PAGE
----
Another preferred embodiment is shown in FIGS. 4-5. In it, the base 10 with lower arms 40-45 and spindle support 1 with upper arms 30-35 have been replaced by a base plate 10A and a spindle plate 11A. In addition, the slopes of legs 23 and 24 have been reversed relative to the slopes of those legs in the embodiment of FIGS. 1 through 3. That is, in the embodiment of FIGS. 4-5, leg 23 slopes downward toward the rear while in the embodiment of FIG. 1-3 leg 23 slopes downward toward the front. Similarly, in the embodiment of FIG. 4-5, leg 24 slopes downward toward the front while in the embodiment of FIGS. 1-3 leg 24 slopes downward toward the rear. This illustrates that the invention may be embodied in various orientations of legs.
It can be seen from FIGS. 4 and 5 that a corridor is formed having a wide entrance 50 defined by the uncrossed legs 20 and 25, and the corridor extends rearwardly toward the leg mounting means 46 for the legs 21 and 23 joined to the base plate 10A. A rotary workpiece table 51 can be mounted on the base plate 10A adjacent the wide entrance 50, as shown in FIG. 9. Such a location for the table 51 permits ease of access for loading and unloading a workpiece 52, and also accommodates the mounting of a spindle assembly 53 offset from the axis of rotation 54 of the rotary table 51. As shown in FIG. 9, the spindle assembly 53 can be mounted on the spindle plate 11A remote from the entrance 50 and may include a horizontal spindle 55 that can easily access all of the vertical sides of the workpiece 52 on the rotary table 51.
The legs 20-25 may be one or more of the types described in the incorporated patent documents, including hydraulically powered telescoping legs, legs employing a lead screw and rotating nut, ball screw driven powered legs with a moveable platform yoke assembly, legs adjustable by linear motors and chain drives, as well as other variable-length legs.
The leg mounting means 36, 46 may include any of the types described in the incorporated patent documents, including a trunnion-with-clevis joint (FIG. 6 herein), a universal joint (FIG. 7 herein), and a ball and socket joint (FIG. 8 herein), as well as other means providing the necessary degrees of motion.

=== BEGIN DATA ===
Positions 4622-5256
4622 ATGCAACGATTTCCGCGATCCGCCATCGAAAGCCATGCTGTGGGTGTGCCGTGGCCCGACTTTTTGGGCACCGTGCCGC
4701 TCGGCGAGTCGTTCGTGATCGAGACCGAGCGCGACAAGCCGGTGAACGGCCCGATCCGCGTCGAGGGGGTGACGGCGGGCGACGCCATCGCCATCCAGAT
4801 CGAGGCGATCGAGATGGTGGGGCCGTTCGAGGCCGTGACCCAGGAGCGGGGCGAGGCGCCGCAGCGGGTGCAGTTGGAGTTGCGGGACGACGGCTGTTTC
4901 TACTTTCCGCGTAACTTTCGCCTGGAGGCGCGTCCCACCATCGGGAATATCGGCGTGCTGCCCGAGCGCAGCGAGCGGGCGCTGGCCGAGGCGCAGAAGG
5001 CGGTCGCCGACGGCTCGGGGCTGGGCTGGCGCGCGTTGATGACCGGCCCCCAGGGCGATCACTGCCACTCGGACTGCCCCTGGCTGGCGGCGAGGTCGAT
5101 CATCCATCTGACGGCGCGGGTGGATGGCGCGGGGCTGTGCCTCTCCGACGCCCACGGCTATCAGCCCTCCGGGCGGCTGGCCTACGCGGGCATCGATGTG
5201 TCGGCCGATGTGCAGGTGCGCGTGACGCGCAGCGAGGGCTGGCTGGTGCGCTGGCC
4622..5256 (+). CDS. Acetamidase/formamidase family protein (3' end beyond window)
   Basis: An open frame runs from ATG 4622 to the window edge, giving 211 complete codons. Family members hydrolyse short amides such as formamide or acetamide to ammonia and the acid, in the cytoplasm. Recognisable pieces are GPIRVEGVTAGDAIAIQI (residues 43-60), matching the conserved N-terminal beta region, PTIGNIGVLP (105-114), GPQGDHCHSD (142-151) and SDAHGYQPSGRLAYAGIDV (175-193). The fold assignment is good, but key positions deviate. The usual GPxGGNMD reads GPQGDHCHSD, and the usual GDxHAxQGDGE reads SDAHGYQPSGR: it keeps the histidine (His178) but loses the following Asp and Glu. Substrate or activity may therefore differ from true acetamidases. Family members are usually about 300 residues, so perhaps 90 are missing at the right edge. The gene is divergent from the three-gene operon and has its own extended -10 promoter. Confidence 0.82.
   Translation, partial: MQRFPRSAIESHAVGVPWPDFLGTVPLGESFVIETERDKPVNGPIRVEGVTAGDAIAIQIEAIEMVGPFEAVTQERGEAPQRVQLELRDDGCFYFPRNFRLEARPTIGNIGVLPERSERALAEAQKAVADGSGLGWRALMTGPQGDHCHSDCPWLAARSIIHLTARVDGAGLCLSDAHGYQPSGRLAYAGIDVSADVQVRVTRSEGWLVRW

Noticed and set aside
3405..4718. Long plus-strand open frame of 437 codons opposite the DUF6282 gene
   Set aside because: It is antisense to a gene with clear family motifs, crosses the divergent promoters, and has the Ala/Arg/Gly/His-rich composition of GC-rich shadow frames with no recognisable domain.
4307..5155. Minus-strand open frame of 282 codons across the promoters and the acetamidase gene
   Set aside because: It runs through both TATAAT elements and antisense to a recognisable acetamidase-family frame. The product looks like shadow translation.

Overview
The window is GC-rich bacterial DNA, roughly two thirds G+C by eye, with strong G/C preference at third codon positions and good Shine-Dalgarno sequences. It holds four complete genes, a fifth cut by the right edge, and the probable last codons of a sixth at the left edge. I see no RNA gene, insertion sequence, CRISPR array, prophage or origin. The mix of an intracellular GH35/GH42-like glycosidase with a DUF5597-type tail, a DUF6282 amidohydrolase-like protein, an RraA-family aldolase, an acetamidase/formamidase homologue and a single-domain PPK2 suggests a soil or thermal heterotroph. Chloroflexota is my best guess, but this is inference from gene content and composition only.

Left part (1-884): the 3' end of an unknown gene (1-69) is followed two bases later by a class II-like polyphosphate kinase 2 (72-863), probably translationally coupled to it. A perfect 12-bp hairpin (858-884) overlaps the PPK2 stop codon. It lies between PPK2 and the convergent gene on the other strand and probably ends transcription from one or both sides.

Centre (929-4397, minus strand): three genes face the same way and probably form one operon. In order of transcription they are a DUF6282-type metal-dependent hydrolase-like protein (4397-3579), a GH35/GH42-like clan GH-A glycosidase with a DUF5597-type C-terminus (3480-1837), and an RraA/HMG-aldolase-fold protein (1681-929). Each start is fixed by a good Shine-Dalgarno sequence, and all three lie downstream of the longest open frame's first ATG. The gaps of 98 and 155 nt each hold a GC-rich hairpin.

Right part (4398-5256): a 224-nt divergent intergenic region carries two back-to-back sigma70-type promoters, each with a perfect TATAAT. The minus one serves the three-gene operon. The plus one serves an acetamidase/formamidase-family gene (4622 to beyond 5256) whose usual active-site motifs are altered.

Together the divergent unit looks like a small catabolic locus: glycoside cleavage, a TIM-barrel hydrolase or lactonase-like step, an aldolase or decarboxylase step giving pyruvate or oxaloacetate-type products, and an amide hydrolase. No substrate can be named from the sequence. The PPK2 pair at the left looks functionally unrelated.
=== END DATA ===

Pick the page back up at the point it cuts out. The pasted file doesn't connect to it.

The simultaneous manipulation of each of the legs 20-25 can achieve motion in all six axes--i.e., in a linear direction along each of the three orthagonal axes and rotary motion about each of those three axes.
Instrument arms and control schemes as described in the incorporated patent documents may be employed with the present invention.
Although the invention has been described in relation to machine tools, it is also useable in connection with any machine that requires that an operator be brought into position with respect to an object. It is also useful for a wide variety of tools other than the traditional cutting tool.
Although the preferred embodiments of the invention have been described above, the invention claimed is not so restricted. There may be various other modifications and changes to these embodiments which are within the scope of the invention.
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|U.S. Classification||409/201, 248/631, 409/145, 901/22, 409/211, 901/23, 408/234, 409/235|
|International Classification||B23Q1/54, B25J17/02|
|Cooperative Classification||Y10T409/307672, Y10T408/91, Y10T409/304536, Y10T409/309576, Y10T409/308232, B25J9/0057, B23Q1/5462, B25J9/006, B25J9/0069, B25J17/0266, B25J9/0066|
|European Classification||B25J17/02F2, B23Q1/54B3|
|Oct 25, 1993||AS||Assignment|
Owner name: GIDDINGS & LEWIS, INC., WISCONSIN
Free format text: ASSIGNMENT OF ASSIGNORS INTEREST;ASSIGNOR:SHELDON, PAUL C.;REEL/FRAME:006741/0990
Effective date: 19931013
|May 26, 1998||FPAY||Fee payment|
Year of fee payment: 4
|Sep 3, 2002||REMI||Maintenance fee reminder mailed|
|Feb 14, 2003||LAPS||Lapse for failure to pay maintenance fees|
|Apr 15, 2003||FP||Expired due to failure to pay maintenance fee|
Effective date: 20030214